This week after a federal receiver ordered two state prisons to exclude inmates especially vulnerable to valley fever, experts hailed the directive as a step toward addressing an alarming public health problem.
Meanwhile, the state grappled with how to react to the directive.
“We still need to evaluate the receiver’s authority to make decisions about where people are held,” said Jeffrey Callison, spokesman for the California Department of Corrections and Rehabilitation [CDCR].
“Obviously the receiver has full authority from the court over the provision of health care, and CDCR has provision over custody issues — in other words, where people are held. This obviously is an issue that might be in between that needs to be resolved.”
Valley fever is caused by a fungus that grows in the warm, dry dirt of the Southwest. When the wind kicks up, the spores become airborne and can be inhaled. Most who inhale the spores do not become sick, but for some, especially people with compromised immune systems, the spores can cause a deadly infection.
In his directive, medical receiver J. Clark Kelso ordered that inmates who are at higher risk of contracting valley fever and more likely to die from the disease should be removedfrom Pleasant Valley State Prison near Coalinga and Avenal State Prison in Kings County. The goal of the policy is to reduce the risks of the disease to a “reasonable level,” according to an email detailing the new policy.
The order includes African-Americans, Filipinos, inmates older than 55 and inmates with HIV or suppressed immune systems. It applies to about 40 percent of approximately 8,200 inmates at the two prisons, according to Joyce Hayhoe, director of legislation and communications for the receiver’s office.
Relocating thousands of prisoners would be a massive endeavor complicated by factors such as inmates’ security levels and medical, mental health and rehabilitation needs, Callison said.
The receiver’s office did not give a schedule for moving the inmates, but the order is effective immediately, Hayhoe said. “We would like to work with the department as closely as we can to get this accomplished, and we are looking forward to their cooperation,” she said.
Hayhoe said the receiver has been following the valley fever issue in prisons since 2006. CDCR has tried to mitigate infection, but the situation came to a head last spring when a study showed that the efforts were ineffective, Hayhoe said.
The 2012 study by the receiver’s office, which is also known as California Correctional Health Care Services, found that valley fever rates were 1,001 times higher at Pleasant Valley State Prison than the statewide rate. Valley fever rates were 189 times higher at Avenal and 114 times higher at Wasco State Prison.
More than two-thirds of the 27 inmates who died of valley fever between 2006 and 2010 were black. Since 2006, there have been 40 inmate deaths statewide in which valley fever was the primary or secondary cause, Hayhoe said.
“Because it’s a public health issue, we needed to take the additional step now of putting it in our policy and establishing it as a directive,” she said. Donald Specter, executive director of the Prison Law Office in Berkeley, called the receiver’s directive a “significant interim measure.”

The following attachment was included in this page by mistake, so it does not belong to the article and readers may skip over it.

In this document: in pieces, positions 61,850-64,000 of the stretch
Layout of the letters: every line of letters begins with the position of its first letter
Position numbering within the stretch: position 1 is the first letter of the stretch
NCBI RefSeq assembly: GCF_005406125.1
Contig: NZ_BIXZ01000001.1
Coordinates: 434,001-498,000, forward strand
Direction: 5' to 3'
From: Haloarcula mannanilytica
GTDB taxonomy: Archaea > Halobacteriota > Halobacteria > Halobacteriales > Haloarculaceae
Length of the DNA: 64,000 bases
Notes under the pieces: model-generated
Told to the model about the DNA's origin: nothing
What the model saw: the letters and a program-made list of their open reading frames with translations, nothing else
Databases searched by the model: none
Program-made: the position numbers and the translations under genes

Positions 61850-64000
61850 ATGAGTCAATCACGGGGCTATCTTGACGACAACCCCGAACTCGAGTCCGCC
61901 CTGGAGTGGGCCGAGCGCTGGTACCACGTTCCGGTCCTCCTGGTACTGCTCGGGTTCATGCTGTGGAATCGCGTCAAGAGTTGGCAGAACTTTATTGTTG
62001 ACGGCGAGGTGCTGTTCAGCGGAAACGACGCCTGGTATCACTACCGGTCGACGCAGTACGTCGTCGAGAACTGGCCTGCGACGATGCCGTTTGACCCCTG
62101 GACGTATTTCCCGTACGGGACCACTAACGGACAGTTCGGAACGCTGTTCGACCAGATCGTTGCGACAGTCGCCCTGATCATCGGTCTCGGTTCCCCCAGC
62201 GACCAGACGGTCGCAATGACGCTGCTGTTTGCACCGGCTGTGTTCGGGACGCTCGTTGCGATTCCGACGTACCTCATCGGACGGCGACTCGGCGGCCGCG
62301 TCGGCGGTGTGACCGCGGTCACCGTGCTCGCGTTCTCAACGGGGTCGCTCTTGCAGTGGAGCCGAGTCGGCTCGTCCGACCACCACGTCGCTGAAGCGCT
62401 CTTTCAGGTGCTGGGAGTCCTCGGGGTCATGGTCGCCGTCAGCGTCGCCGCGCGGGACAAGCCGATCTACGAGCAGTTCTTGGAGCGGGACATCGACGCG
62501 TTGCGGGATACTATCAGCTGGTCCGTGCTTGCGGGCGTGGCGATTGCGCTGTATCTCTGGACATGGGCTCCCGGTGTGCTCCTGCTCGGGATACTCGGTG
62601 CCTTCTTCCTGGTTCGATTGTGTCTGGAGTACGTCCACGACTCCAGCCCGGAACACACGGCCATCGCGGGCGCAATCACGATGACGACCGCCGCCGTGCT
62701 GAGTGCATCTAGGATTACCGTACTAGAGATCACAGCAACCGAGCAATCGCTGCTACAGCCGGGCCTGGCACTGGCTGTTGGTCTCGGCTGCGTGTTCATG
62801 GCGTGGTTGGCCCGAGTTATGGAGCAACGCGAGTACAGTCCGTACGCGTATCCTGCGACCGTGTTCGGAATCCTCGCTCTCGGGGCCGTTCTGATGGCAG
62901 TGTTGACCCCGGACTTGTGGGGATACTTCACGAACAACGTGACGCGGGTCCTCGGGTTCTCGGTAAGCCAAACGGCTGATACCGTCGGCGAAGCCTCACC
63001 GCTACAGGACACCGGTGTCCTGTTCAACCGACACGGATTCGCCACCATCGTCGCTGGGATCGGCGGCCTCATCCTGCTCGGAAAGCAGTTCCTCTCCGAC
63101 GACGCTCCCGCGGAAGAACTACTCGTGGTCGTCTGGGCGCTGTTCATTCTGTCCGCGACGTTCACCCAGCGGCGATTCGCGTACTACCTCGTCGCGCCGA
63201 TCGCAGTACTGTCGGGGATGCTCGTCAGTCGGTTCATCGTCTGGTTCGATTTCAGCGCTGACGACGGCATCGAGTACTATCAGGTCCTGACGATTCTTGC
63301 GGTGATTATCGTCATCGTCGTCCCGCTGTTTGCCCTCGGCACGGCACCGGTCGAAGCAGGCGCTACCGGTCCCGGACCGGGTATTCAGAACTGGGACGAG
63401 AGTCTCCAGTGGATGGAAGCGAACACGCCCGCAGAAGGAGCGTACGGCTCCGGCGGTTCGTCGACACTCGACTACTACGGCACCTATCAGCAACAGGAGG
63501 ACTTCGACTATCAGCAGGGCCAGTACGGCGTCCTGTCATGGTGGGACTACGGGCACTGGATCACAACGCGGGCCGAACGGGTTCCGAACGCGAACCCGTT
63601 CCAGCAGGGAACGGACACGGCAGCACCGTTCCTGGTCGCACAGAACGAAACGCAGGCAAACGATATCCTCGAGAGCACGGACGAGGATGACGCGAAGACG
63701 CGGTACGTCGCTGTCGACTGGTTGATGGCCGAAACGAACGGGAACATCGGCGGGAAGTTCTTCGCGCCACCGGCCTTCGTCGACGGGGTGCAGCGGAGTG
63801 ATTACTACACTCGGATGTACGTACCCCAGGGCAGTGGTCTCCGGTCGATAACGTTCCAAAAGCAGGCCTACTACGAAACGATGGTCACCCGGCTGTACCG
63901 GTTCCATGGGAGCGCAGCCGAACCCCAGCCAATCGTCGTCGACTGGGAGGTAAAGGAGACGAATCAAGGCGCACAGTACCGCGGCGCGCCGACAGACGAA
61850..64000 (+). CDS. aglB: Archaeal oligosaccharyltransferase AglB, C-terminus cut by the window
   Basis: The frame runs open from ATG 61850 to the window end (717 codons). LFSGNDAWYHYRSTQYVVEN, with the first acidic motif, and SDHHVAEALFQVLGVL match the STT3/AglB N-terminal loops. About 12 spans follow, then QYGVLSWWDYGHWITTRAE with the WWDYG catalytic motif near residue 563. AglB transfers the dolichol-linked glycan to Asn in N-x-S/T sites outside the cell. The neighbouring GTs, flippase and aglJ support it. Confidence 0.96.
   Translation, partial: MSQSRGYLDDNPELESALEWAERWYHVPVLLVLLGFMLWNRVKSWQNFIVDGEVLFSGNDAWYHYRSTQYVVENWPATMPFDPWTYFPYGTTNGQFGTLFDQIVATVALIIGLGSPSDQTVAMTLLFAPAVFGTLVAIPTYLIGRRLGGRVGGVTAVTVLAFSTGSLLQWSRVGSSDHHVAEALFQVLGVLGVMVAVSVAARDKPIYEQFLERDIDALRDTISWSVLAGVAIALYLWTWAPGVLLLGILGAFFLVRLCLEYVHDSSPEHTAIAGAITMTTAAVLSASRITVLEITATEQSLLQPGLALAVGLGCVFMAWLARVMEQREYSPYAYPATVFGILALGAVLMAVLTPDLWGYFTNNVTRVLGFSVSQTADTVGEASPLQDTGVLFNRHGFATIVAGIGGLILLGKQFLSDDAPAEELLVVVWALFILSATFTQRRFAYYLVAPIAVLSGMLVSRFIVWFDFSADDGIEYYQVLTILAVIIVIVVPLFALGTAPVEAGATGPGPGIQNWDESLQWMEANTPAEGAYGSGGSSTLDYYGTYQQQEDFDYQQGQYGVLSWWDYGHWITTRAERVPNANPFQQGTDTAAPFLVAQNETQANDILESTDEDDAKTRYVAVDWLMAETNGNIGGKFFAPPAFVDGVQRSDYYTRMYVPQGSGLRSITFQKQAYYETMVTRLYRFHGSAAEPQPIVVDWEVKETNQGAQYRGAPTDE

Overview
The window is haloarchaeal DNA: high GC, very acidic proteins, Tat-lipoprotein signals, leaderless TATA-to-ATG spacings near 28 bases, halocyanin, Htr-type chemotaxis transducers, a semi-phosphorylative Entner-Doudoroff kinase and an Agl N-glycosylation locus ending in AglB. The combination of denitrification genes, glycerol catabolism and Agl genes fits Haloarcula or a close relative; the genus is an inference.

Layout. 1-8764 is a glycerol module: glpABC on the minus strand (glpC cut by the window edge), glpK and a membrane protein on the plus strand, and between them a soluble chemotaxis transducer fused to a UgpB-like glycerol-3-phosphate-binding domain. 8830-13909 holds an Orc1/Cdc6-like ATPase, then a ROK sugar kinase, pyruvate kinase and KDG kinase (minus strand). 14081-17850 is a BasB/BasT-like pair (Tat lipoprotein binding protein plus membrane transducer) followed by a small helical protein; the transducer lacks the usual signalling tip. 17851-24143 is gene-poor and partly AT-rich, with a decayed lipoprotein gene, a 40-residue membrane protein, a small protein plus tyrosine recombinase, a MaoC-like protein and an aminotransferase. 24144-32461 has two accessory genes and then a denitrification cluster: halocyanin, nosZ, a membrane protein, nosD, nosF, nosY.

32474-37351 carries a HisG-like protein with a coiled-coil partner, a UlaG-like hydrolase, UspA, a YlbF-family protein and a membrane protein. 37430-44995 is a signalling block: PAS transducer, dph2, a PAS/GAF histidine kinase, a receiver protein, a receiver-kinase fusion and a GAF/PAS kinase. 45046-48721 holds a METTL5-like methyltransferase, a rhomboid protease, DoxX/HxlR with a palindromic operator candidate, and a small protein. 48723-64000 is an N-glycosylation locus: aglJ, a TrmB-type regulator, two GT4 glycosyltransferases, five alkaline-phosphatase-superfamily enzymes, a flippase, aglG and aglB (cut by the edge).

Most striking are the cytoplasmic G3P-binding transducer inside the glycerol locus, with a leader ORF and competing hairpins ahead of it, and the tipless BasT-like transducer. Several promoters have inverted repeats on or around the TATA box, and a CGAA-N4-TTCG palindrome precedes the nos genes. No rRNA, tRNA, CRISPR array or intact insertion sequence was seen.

The receiver has also instructed the prison system to request the help of the Centers for Disease Control and Prevention and the National Institute of Occupational Safety and Health to conduct an epidemiologic evaluation of the valley fever cases at Avenal and Pleasant Valley, he said. This data could help determine the next steps, Specter said.
“We are interested to hear those results,” he said. “They will tell us whether there are any ways the risk can be mitigated, and if not, closing the prisons might be the only alternative.”
Jason Feldman — a Venice-based lawyer who helped a former Taft Correctional Institution inmate infected by valley fever reach a settlement with the federal government — said that short of closing the prisons, the health care directive is a move in the right direction.
“We’d like to see this go even further. This focuses on the two prisons that have the largest problem, but there are several other prisons and institutions in the San Joaquin Valley that could use a directive like this or similar to this,” Feldman said.
The risk of contracting serious cases of valley fever may not be as high for the inmates not affected by the order, but the threat remains, Specter said. People who have never been exposed to valley fever are more likely to get the disease if they move to an endemic area, said Dr. Michael MacLean, Kings County health officer.
“If I were a prisoner who grew up in Los Angeles and was moved to Pleasant Valley or Avenal, I would be concerned,” Specter said.
Whether the prisons are safe for any inmates is “presumably a policy decision,” MacLean said. “If you’re sent to prison for car theft, you’re supposed to do your time and everything. You’re not suppose to die” because of where you are incarcerated, he said.
Even if inmates at high risk for valley fever are transferred out of Avenal and Pleasant Valley, Callison said, the state would continue efforts intended to reduce valley fever in the prisons.
“Anyone, in theory, can get valley fever,” he said. “Even if we were to move all of these thousands of inmates out of the prisons immediately, we still would have inmates and staff and visitors in these prisons, where we still have a vested interest in mitigating, and hopefully stamping out, valley fever.”
The Reporting on Health Collaborative involves The Californian, the Merced Sun-Star, Radio Bilingue in Fresno, The Record in Stockton, Valley Public Radio in Fresno and Bakersfield, Vida en el Valle in Fresno, the Voice of OC in Santa Ana and ReportingonHealth.org. It’s an initiative of The California Endowment Health Journalism Fellowships at USC’s Annenberg School for Communication and Journalism.